Desert

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Ben: With each balmy day that passed in the canyon the skiing became progressively worse.  Lucky for us all national parks were free over the weekend so we had easy access to Bryce Canyon.  

The canyon was a total muddy mess, with the last of the snow desperately hanging on only to have swarms of people grinding the slush into the sandy soil, producing a sticky, red concoction that sucked our shoes in and wouldn’t let them go.  It wasn’t until we veered off onto the horse trail that we really began to feel the isolation that so often accompanies us at Utah’s national parks in the winter.

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I have a long history of really not liking the desert.  The intense heat, dry air, and lack of vegetation used to give me near visceral reactions of disdain.  I would feel almost anxious to be trapped in the heat and the lack of moisture where things have to struggle so desperately for survival.

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Ever since taking up bonsai, my disdain for the desert has been all but mitigated.  Southern Utah has some of the coolest trees I have ever seen.  I have always noticed the ancient, gnarled forms when spending time down there, but I now I’ve fallen in love with them.  It is petty incredible to see how these living things hang on in such a hostile environment.  I don’t have many super-awesome pictures of most of them, but I think that Bree and the kids were tired of me stalling all progress in order to gawk at just about every one.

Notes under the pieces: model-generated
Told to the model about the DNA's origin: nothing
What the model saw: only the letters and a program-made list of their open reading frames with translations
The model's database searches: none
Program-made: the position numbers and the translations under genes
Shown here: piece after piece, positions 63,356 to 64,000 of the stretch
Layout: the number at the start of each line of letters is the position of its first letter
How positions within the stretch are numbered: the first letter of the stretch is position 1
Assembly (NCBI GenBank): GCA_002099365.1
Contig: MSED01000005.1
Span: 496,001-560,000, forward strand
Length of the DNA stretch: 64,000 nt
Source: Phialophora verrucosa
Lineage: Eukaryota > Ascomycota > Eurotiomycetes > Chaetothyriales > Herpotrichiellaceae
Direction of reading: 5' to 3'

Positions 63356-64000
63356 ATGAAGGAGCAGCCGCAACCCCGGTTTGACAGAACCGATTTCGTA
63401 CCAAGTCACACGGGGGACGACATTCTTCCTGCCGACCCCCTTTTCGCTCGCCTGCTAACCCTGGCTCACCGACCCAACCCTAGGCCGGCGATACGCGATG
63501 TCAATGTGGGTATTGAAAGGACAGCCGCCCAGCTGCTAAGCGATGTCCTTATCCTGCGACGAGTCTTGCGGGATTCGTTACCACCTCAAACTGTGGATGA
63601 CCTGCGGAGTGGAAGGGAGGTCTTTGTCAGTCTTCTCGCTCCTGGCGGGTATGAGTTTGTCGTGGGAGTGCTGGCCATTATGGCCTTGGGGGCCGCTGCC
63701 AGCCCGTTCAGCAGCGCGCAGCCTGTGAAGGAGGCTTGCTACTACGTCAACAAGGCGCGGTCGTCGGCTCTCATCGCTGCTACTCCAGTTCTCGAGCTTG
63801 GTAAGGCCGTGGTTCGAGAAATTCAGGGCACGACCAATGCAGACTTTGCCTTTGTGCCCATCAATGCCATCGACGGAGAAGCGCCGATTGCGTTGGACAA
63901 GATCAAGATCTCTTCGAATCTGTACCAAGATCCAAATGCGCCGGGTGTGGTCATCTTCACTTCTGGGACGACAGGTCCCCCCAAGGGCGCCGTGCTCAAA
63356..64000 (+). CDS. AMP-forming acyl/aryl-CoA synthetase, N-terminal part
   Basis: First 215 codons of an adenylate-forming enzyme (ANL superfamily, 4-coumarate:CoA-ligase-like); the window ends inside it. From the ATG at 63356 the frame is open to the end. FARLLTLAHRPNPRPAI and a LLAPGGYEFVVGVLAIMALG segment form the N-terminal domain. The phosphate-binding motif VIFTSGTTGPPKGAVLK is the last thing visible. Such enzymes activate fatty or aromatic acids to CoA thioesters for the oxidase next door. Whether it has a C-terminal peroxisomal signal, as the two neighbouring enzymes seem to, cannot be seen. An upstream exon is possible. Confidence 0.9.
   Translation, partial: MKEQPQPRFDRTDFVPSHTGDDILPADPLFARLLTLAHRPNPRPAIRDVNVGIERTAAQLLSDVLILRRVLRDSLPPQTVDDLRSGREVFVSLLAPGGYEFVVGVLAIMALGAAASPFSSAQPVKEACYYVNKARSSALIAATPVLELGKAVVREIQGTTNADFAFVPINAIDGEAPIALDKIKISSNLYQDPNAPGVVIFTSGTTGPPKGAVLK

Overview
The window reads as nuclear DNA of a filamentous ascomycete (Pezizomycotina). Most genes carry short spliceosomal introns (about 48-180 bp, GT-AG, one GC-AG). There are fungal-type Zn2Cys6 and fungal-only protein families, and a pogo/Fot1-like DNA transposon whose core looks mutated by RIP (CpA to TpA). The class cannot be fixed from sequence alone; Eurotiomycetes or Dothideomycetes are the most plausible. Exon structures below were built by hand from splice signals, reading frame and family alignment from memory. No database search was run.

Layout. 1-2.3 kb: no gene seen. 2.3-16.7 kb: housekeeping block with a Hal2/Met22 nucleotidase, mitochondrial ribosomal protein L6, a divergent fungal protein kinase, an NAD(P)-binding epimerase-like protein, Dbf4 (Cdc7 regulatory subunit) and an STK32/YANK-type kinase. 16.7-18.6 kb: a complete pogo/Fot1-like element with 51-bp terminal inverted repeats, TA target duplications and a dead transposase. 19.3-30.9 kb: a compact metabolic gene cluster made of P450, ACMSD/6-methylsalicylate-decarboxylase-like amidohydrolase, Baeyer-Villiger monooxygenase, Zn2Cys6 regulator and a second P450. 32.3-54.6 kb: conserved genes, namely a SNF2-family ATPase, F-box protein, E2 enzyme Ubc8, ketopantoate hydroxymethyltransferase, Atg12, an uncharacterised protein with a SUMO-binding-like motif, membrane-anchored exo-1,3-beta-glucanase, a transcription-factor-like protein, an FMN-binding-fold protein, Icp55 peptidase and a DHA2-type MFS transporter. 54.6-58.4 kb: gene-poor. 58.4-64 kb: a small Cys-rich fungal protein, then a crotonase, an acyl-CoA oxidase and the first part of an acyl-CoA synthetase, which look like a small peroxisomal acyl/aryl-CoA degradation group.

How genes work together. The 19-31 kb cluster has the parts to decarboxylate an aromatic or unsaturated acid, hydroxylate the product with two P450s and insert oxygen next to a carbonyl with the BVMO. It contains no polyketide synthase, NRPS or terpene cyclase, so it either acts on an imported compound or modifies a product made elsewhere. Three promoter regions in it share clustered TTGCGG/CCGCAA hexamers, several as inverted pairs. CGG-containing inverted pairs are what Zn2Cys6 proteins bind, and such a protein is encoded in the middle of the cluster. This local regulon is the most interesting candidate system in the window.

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It was interesting to note the total transformation of my experience in the desert.  Where Bryce Canyon used to hold about an hour or two of interest I could now spend days down there.  It was by learning to appreciate very subtle details that the entire environment was transformed – whether it is the nebari of a tree that may be over a thousand years old, or the jin created by an ancient thunderstorm.  These primitive elements have truly made the place a testament to environmental adaptation and a place where good form and even art is easily come by.

What really is mind-bending is to know that if this place could be transformed so drastically, there must be other aspects of my life that I am completely oblivious to, which could also be reconstructed through the exact same process.  Either way, it gives me purpose in order to find detail and appreciate good form, wherever it may be.

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The hike was good, though – much better in February than July.  We had beautiful weather, awesome clouds, and the trails weren’t overly crowded in spite of the poor ski conditions driving all of the winter-festivalers into the park.

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